Posts Tagged With: fictional places

5 Tips to Creating a Fictional Place in your Fiction

A few days ago I wrote a post that talked about using a real place in your fiction. Today I want to talk about creating a fictional setting for your fiction. The good thing about creating a fictional place is that anything can happen in that world. The bad thing is that some authors think they don’t have to follow the rules because their world is not real.

You have to follow some rules though. Yeah, I know. You create this world from your imagination and it’s not real, so why should you have to limit it. One simple reason: Readers have to believe in your world and accept what is happening to your characters.

Just as I mentioned in Ever Want to Use a Real Place in Your Fiction and Get Away with it? readers may be willing to suspend belief, but they also have certain expectations, and while they may allow you to get away with fictional events and monsters, their minds will immediately contradict something it knows is not true.

Rule # 1: Pattern your world on real places.

You can use a real city or town as your template. You can rename the places, the streets, and even move around the buildings or add more in any way that furthers your plot.

Creating a sketch of your world where your action takes place can help you keep details straight. You can include street names, parks, city walls with entrance gates, hotels, stores and markets, businesses, farms or ranches, way stations, estates houses, and anything else the involves your characters. The more details you have, the better you’ll know your setting and the more life your book will have for your readers.

If you don’t want to sketch out your place you can make a description of the place. Include details about the building materials used in homes, foods eaten by your characters, plants that grow in your world, clothing worn by your characters, even the animals found on your world. The more details you jot down, the better you’ll be able to track how your world operates. A character setting sketch can help.

Rule #2: Pattern your world on real time periods.

Use aspects of different time periods in the story to add realism. You can set your story in a pre-technological society, or something more modern with traces of the old world. An author I know created and alternate world that is not part of our history as the basis of her stories. There is a blending of modern technology, such as electricity and running water with an old world feel.

Remember to do some research at the library or on the Internet. You’ll be surprised at some of the “modern” conveniences that appeared before the Middle Ages. The Egyptians had all types of make-up (eyeliner, eyeshadow, creams, oils, and moisturizers). The Chinese had fireworks for centuries. The Greeks used a weapon called Greek fire that was probably a lot like napalm.

You can use anything from the clothes they wear to the weapons they wield. If you are going to use weapons learn the different types and the damage they can accomplish. The state medical examiner’s office can help you with details on death and dying. The more realistic the details you use, the more believable your story becomes.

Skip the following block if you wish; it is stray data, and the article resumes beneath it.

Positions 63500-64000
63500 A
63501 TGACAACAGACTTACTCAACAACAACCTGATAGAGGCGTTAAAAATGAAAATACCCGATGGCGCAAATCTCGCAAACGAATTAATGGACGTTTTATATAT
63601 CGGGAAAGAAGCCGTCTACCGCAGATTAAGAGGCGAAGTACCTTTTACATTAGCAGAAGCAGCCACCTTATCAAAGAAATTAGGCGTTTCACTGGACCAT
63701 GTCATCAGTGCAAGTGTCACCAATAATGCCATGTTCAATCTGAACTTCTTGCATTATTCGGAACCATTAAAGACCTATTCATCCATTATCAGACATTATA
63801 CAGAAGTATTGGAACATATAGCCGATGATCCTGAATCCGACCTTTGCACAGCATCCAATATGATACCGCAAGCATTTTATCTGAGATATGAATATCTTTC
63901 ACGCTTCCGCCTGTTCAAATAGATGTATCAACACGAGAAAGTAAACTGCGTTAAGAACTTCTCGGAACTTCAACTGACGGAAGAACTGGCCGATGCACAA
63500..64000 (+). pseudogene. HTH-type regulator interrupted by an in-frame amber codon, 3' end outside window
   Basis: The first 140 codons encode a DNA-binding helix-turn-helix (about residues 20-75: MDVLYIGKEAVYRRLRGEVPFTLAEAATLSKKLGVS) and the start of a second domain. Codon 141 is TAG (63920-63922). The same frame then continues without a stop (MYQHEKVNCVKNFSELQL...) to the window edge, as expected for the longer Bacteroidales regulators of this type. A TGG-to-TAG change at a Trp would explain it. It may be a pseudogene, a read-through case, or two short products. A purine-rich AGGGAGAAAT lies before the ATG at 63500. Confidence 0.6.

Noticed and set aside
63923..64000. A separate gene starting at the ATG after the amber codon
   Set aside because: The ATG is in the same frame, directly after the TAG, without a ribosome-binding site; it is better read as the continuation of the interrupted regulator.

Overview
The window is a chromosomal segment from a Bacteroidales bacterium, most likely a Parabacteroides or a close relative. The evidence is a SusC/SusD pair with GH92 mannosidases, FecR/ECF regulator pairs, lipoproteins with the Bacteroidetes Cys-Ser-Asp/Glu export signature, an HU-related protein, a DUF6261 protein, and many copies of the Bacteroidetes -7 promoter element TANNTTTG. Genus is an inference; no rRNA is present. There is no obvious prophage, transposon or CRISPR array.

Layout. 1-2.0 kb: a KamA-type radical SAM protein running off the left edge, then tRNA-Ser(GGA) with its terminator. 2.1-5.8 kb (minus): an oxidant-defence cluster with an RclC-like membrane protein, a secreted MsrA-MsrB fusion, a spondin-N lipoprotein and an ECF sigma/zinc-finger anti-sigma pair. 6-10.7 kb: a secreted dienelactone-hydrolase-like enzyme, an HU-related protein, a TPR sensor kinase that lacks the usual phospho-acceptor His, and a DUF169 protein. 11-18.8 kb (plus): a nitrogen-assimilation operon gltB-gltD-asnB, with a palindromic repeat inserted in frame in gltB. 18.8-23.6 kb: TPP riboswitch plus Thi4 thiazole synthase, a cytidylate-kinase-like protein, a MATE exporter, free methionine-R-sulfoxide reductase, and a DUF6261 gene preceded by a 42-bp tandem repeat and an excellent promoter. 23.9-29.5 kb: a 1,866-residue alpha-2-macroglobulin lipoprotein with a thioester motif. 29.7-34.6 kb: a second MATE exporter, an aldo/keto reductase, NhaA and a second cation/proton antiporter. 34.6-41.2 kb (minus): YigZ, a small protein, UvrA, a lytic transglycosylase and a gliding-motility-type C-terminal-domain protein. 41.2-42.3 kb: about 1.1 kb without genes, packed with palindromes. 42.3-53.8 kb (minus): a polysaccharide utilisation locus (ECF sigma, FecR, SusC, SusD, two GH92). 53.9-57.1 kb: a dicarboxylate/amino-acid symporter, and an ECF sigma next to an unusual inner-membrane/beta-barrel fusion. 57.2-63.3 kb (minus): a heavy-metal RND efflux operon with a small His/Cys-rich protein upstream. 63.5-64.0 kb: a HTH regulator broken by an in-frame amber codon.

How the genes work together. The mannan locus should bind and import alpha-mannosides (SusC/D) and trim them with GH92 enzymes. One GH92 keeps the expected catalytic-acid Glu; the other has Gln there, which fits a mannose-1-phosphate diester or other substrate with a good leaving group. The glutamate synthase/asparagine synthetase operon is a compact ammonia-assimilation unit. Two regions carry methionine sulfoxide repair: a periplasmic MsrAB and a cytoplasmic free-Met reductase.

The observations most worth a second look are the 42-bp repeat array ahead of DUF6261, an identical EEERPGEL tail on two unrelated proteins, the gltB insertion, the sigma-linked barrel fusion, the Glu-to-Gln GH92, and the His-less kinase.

Rule #3: Be consistent with your World.

You can write about some far-off place you’ve never been, a place that doesn’t exist, space, or another planet, but don’t move the bank from Main Street in Scene 1 to 3rd and Elk Street in scene 5. Readers will notice the inconsistency. This is why I suggest a sketch.

Rule #4: Be careful to keep some things based in reality.

If you have the characters time-travel know some theories of time-travel so that it seems real and believable. In order for a totally made-up world to set well with a reader, it must have the same sense of reality and continuity as our known world. You can use the non-fiction articles to help create a fantasy world. This can give your story a basis of reality and credibility.

Rule # 5: Follow the rules of your world.

Make sure that your reader knows the rules of that world. If there is magic in your story decide how much exists and who has it. After you decide who has the magic, you need to decide sources of magic: the gods, nature, sacred places, plants and animals, artifacts, and innate talent. Also what is the price of using magic? Are there non-magic users?

If all your wizards suffer from a mood disorder because of magic, except your wizard hero, there had better be a really good reason for it. Because if your characters don’t remain true to those rules throughout your story, your readers won’t accept and continue reading your story.

Summary

I’ve mentioned before that setting is important and should be treated like another character in your story, but it should also blend so well into your story that it doesn’t jerk someone from the story. Be sure to check your facts. Talk to experts in the field if you can and learn as much as you can. Allow your characters to do real things like eating, sleeping, and taking showers, but don’t overdo it. Your world won’t be real to your readers until it’s real to you.

Categories: Book Setting | Tags: , ,

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